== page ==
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The President Plays Politics with the D.C. Circuit

June 5, 2013

Yesterday, President Obama announced three nominations to judgeships on the U.S. Court of Appeals for the D.C. Circuit. In presenting these nominations, the President righteously claimed there was no reason – “aside from politics” – not to have an up-or-down vote on each of them. Unfortunately, the President’s pecksniffery ignores the recent history, including his own, of Senate Democrats blocking nominees. Moreover, the President’s blind obedience to the clamor of liberal activists to stack all three nominations neglects other circuit courts in greater need of judges. 

Senate Democrats Create a New Test

In 2006, Senate Democrats created a new test for nominations to the D.C. Circuit. They insisted that before confirming anyone to the court, they needed to determine whether the judgeship was even necessary. They blocked the nomination of Peter Keisler for more than two years, until the Bush administration ended. Senator Schumer admitted that Keisler had “impeccable academic and professional credentials.” But filling the judgeship to which he had been nominated did not meet their new test.

A nominee to the D.C. Circuit “should under no circumstances be considered — much less confirmed — by this Committee before we first address the very need for that judgeship…”                    

-- Senate Judiciary Committee Democrats, 2006

It is only fair to apply Senate Democrats’ test to the new nominees and first consider the need for any additional judges in this circuit. But the president has instead decided to nominate not just one, but three judges to this court.

A Dwindling Caseload

Since 2006, the D.C. Circuit has become even more underworked. As Senator Grassley has pointed out, there were nearly 200 fewer appeals filed in the D.C. Circuit in 2012 than in 2005. The number of cases that each active judge handles is nearly the same as it was in 2005, despite the court having two fewer judges. And, as Senator Lee has noted, “in each of the last several years the D.C. Circuit has canceled regularly scheduled argument dates due to a lack of pending cases.”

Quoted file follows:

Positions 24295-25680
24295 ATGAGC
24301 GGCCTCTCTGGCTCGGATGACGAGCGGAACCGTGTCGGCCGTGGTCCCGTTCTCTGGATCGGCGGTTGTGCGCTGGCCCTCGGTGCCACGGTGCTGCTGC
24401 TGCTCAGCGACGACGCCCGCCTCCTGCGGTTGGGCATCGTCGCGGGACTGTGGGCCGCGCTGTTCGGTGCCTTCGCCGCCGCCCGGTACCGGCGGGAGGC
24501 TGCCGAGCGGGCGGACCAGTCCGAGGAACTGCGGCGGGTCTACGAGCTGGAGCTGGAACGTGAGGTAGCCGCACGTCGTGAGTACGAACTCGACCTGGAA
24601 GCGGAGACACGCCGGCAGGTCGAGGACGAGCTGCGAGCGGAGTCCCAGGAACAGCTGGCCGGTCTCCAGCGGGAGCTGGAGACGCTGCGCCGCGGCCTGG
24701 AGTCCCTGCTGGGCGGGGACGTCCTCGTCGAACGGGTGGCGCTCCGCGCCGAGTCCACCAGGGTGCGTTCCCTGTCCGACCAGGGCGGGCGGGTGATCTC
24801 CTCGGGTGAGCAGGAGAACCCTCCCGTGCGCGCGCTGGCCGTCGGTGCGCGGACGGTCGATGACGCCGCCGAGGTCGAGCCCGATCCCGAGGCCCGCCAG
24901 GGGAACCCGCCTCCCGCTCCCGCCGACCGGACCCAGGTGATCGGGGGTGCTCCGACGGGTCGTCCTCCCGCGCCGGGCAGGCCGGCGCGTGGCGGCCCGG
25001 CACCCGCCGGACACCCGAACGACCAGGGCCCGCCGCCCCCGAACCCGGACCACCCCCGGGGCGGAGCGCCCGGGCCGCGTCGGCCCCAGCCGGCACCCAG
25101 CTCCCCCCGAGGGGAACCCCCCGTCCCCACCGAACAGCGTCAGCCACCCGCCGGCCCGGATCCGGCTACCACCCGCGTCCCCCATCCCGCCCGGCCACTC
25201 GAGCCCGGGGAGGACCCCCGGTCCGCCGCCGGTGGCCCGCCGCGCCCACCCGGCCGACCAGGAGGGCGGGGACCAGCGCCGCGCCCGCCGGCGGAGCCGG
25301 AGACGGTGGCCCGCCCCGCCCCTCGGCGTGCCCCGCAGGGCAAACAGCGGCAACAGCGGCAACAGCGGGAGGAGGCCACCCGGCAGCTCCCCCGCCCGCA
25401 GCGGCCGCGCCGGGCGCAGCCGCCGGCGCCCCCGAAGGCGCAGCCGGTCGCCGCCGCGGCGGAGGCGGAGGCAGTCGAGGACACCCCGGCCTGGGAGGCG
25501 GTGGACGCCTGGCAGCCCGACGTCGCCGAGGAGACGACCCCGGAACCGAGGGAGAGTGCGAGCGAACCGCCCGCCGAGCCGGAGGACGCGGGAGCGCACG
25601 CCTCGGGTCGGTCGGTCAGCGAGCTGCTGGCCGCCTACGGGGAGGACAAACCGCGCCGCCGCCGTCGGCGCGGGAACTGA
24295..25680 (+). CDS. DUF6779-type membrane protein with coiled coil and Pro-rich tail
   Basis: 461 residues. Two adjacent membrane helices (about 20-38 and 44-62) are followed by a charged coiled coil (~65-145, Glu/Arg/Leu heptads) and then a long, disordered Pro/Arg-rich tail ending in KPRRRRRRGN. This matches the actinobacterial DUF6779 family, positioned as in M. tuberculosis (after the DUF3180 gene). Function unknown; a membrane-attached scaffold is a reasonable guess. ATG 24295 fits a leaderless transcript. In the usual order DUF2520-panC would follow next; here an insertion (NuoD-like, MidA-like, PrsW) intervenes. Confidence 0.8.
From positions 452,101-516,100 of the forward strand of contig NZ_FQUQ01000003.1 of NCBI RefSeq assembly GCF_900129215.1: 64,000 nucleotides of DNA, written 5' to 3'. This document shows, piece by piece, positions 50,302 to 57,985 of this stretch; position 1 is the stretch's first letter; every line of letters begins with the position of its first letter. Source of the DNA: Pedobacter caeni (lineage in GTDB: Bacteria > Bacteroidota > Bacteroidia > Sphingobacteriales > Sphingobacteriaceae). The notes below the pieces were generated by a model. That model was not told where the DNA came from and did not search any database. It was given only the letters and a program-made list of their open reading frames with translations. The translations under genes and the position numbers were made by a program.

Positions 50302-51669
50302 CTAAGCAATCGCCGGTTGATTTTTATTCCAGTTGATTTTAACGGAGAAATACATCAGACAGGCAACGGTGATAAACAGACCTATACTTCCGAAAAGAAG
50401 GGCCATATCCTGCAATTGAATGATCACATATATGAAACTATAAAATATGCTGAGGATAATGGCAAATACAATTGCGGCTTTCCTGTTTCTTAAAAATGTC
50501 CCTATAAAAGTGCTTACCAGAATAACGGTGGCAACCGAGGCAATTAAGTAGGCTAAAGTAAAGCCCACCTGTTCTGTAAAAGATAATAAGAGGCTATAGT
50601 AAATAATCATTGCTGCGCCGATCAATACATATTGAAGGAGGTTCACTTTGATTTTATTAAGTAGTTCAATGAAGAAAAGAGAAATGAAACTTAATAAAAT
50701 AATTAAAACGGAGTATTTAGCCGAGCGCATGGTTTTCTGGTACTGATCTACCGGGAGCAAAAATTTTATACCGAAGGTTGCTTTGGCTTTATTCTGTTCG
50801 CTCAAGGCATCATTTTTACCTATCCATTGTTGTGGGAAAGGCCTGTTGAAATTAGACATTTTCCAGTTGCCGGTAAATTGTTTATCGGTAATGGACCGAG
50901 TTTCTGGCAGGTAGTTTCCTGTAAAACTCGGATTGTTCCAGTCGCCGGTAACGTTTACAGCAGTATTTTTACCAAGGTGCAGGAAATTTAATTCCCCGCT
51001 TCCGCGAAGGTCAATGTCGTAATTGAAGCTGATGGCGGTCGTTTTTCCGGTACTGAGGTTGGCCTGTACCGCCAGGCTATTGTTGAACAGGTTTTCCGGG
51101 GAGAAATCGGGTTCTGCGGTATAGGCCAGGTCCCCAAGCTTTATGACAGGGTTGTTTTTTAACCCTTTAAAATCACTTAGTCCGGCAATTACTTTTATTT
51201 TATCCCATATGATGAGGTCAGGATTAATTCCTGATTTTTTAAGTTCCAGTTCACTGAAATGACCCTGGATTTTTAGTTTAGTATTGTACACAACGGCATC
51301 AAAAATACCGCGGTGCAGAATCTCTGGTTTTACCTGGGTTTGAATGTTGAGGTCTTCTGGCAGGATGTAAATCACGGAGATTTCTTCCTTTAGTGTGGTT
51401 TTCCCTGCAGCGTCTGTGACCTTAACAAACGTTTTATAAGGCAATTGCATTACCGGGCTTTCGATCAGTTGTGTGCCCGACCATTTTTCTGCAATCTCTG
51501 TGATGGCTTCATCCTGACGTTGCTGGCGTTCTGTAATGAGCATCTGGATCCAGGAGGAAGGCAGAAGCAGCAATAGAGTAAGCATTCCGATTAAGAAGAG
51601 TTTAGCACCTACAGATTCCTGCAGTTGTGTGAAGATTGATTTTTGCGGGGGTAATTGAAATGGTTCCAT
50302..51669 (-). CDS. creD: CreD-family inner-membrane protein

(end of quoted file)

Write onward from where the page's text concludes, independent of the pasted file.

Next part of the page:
Today, the D.C. Circuit Court ranks last or almost last in nearly every category that measures workload. In fact, according to Congressional Research Service, “the D.C. Circuit has the fewest number of appeals filed of the other regional appellate courts.” If the workload didn’t support an eleventh judge in 2006, as Democrat said, then it certainly doesn’t support one today.

Politically Motivated Nominations

The D.C. Circuit reviews many of the decisions of federal administrative agencies and hears appeals of many cases brought by special interest groups’ seeking to affect government policy. In recent years, the court has ruled against the President’s agenda several times:

  • In 2011, the court invalidated a rule implementing the Dodd-Frank Wall Street reform law;
  • In 2012, it found that the EPA exceeded its authority by regulating cross-state power plant emissions; and
  • Earlier this year, the court held that the President’s unilateral appointment of three members of the National Labor Relations Board was unconstitutional.

The President and his political allies do not like many of the D.C. Circuit’s recent rulings. Rather than change their policies, they’ve decided to stack the court with judges that will rubber-stamp the President’s agenda. As one prominent ally unmistakably put it, “the president’s best hope for advancing his agenda is through executive action, and that runs through the D.C. Circuit.

“The court is critically important — the majority has made decisions that have frustrated the president’s agenda.”

-- Nan Aron, President, Alliance for Justice, 2013

Even Majority Leader Reid acknowledged that the point of the additional nominations to the court was to correct a court that, as he saw it, was “wreaking havoc with the country.” Senator Schumer confessed that Senate Democrats want to “fill up” the D.C. Circuit “one way or the other,” even if means changing the rules of the Senate by breaking the rules of the Senate. It could not be clearer: these nominations are in response to the President not getting his way in Congress or before the D.C. Circuit. That is not the proper role for a court.

Ignoring More Pressing Needs

The President’s political gamesmanship in making these nominations en masse is underscored by the fact that he has been neglecting vacancies on other circuit courts. On other courts, the lack of judges has created judicial emergencies. The people whose cases are before those courts deserve better than delayed justice, and better treatment from the President. As the Wall Street Journal recently noted, in 2012, the D.C. Circuit had 108 appeals per judgeship. By comparison, judges on the Second Circuit have 425; and on the Eleventh Circuit they have 583 appeals per judgeship.

There are currently 33 judicial emergencies in courts across the country, but President Obama has nominated judges to just eight of them. By contrast, in 2006, there were only 20 judicial emergencies, for which President Bush had nominated 12 judges. In 2006, Senate Democrats insisted that judicial emergencies should be first addressed before a single nomination to the D.C. Circuit could be considered. They, and the President, should apply their own test to the same judgeships today.